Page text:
In the years following the publication of my book about her, I returned to Lady only sporadically. I had ingested so much of her, I felt I needed to breathe, I needed to exhale her. When I did return, it was to “You’re My Thrill.” Mitchell recorded this one in tribute to Billie on her own album of standards. There is a raw eroticism to 1949’s “You’re My Thrill,” a wanting and desire so intense as to frighten. Is this all-encompassing desire only for a lover? Might it also be for the momentary bliss, the all too brief, ever-evasive peace brought on by heroin? (“Where’s my will, why this strange desire?”) I want here to at least acknowledge that possibility.

In truth, I initially turned to Billie Holiday, and continued to turn to her, because of what I heard in her but also because I had questions about addiction. I knew and loved people who struggled with various forms of substance abuse. It was the mid-’70s and heroin was back with a vengeance in my working-class black community; it would soon be supplanted by crack. I had family members who fell prey to both. In the days before Narcan and safe spaces to shoot up and calls for the humane care of addicts; in the days before the face of opioid addiction was white, addicts were hunted, arrested, stigmatized and treated like s***. And in our family, in our community, their struggles were known but whispered about. No one wanted to bring attention to them, least of all the addicts themselves. This was especially the case with heroin addiction. We neither named nor talked about it. It was a loud secret. There it was, out there, waiting. Was it waiting for me?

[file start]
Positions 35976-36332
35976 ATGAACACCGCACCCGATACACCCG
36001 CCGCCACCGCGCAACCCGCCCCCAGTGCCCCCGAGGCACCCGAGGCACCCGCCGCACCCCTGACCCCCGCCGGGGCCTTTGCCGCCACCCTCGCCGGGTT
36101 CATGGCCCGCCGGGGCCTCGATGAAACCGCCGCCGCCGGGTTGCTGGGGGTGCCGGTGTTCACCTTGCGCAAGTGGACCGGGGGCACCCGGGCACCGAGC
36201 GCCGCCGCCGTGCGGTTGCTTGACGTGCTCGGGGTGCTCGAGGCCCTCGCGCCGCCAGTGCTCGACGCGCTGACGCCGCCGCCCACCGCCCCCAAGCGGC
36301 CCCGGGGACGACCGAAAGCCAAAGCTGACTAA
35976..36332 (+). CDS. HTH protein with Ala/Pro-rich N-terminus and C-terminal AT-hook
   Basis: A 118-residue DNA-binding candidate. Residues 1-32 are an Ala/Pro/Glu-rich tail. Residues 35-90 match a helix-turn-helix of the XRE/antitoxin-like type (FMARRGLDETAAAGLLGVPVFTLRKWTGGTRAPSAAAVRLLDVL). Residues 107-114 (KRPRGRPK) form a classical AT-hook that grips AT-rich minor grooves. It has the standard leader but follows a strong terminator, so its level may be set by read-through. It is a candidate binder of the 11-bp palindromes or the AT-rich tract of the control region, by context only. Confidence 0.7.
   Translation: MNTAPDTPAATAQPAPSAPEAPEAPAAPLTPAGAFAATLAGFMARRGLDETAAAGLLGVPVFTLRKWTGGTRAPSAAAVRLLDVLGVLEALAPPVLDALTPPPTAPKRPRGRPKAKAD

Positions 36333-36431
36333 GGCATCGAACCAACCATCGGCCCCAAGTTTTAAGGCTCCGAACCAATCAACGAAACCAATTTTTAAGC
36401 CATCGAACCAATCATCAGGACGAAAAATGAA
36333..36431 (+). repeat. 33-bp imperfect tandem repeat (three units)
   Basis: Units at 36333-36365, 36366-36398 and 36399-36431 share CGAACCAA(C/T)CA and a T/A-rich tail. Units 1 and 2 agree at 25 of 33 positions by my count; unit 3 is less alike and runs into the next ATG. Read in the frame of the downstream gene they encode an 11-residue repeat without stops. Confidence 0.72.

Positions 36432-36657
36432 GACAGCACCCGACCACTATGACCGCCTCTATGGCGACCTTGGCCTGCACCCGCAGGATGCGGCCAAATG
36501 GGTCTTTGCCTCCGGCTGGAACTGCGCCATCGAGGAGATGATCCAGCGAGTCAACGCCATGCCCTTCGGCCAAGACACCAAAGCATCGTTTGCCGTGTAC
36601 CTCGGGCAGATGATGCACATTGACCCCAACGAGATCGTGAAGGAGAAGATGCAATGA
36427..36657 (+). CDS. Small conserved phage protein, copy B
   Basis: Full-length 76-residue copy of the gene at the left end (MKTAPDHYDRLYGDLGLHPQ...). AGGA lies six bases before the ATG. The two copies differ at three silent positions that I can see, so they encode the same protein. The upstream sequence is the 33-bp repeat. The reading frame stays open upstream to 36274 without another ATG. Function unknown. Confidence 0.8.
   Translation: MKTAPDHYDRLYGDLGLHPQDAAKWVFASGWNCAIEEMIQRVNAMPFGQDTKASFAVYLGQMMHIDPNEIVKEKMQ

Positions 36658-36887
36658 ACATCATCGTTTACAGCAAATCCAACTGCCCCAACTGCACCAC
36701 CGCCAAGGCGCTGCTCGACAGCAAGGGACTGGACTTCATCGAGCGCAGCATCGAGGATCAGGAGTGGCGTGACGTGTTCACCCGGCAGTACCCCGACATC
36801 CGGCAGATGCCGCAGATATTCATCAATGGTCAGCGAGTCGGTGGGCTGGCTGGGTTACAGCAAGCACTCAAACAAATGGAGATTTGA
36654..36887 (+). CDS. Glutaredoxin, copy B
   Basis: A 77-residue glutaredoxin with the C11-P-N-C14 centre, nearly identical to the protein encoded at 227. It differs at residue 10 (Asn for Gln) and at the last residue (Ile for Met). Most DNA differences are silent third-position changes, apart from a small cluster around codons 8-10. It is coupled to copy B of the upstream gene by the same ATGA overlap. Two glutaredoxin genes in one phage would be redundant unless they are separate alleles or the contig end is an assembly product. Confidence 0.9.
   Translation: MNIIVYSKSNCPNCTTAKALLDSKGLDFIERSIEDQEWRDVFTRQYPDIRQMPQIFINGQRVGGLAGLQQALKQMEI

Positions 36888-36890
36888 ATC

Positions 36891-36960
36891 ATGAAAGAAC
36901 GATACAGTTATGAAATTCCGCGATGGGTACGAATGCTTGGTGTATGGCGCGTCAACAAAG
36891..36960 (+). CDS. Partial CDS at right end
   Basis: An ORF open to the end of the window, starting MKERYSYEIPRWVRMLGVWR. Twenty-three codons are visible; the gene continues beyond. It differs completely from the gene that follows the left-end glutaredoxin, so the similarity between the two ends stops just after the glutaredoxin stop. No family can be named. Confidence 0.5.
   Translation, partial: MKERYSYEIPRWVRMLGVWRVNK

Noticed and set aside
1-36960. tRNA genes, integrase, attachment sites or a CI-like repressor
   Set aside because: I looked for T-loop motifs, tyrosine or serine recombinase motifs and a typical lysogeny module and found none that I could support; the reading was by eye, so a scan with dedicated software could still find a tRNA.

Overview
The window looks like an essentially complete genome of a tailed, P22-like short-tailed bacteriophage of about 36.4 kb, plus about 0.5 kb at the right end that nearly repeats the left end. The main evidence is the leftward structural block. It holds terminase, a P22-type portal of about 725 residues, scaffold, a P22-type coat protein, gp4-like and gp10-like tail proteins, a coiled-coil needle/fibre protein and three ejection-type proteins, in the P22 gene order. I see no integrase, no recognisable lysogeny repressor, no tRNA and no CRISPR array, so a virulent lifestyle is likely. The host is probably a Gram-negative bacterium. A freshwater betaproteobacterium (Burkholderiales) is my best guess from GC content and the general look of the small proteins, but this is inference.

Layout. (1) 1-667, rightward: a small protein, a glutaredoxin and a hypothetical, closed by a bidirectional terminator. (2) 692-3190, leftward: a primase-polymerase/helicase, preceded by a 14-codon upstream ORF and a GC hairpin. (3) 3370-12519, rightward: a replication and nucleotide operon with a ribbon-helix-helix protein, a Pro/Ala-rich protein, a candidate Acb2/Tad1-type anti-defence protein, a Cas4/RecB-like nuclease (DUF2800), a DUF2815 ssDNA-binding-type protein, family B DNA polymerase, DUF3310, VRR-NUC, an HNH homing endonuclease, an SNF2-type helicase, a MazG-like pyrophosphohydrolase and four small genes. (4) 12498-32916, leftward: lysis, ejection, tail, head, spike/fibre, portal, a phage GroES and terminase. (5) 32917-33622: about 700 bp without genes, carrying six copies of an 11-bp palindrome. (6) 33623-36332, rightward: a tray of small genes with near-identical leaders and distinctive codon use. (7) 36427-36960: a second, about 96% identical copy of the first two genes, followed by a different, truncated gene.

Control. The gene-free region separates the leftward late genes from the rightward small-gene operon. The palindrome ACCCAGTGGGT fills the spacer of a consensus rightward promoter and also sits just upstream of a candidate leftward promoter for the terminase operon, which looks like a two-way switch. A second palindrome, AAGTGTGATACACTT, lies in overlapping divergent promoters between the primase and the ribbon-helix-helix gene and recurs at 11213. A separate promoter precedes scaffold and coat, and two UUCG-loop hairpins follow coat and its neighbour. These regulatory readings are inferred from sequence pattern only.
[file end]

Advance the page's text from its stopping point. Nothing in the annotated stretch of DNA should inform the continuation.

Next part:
In the loud silence, in the quest and questioning, Lady provides answers. Later, because I did not want to join the chorus of those who seemed overly consumed with Lady the junkie, I focused my attention on how poorly she was treated by the authorities and the tabloids. Indeed. She had suffered the same fate of other poor black addicts, perhaps more so because of her fame. She was arrested on her death bed for possession and use. Her secret was open.

Billie Holiday neither denied nor evaded the fact of her addiction. In all of her adult life, there are two constants: her music and her habit. And she spoke openly of each. She spoke about the difficult dance of kicking the habit, only to pick it up again. But she does more than that. In a first person piece, attributed to her but said to have been written by William Dufty (who also wrote Lady Sings the Blues), she talks matter-of-factly about her addiction, without shame. “MAYBE I NEEDED HEROIN TO LIVE” she exclaims in the tabloid piece, recently republished in the very valuable Billie Holiday: The Last Interview and Other Conversations. I didn’t deal with this version of Holiday in my own book. I don’t recall consciously choosing not to, but this Holiday is a Holiday of refusal, refusing even my own attempts to present an alternative version of her life. This one isn’t the kick ass, genius woman instead of the tragic addict. This one is the kick ass, genius, black woman who makes no excuses for her addiction. Who explains the logic and the why of it. Who is neither apologetic nor ashamed. She notes her parents, neither of whom ever indulged in drug use, died at much younger age than she: “Heroin not only kept me alive – maybe it also kept me from killing.” Who am I to say this isn’t true?

Holiday closes the interview with, “I hold no regrets and I carry no shame.” I didn’t read this when I was first searching for answers in her life and her voice. I wish I had. There is a finality here. This is a destination, an unexpected landing: to come to the end with neither regret nor shame.

Copyright 2019 NPR. To see more, visit https://www.npr.org.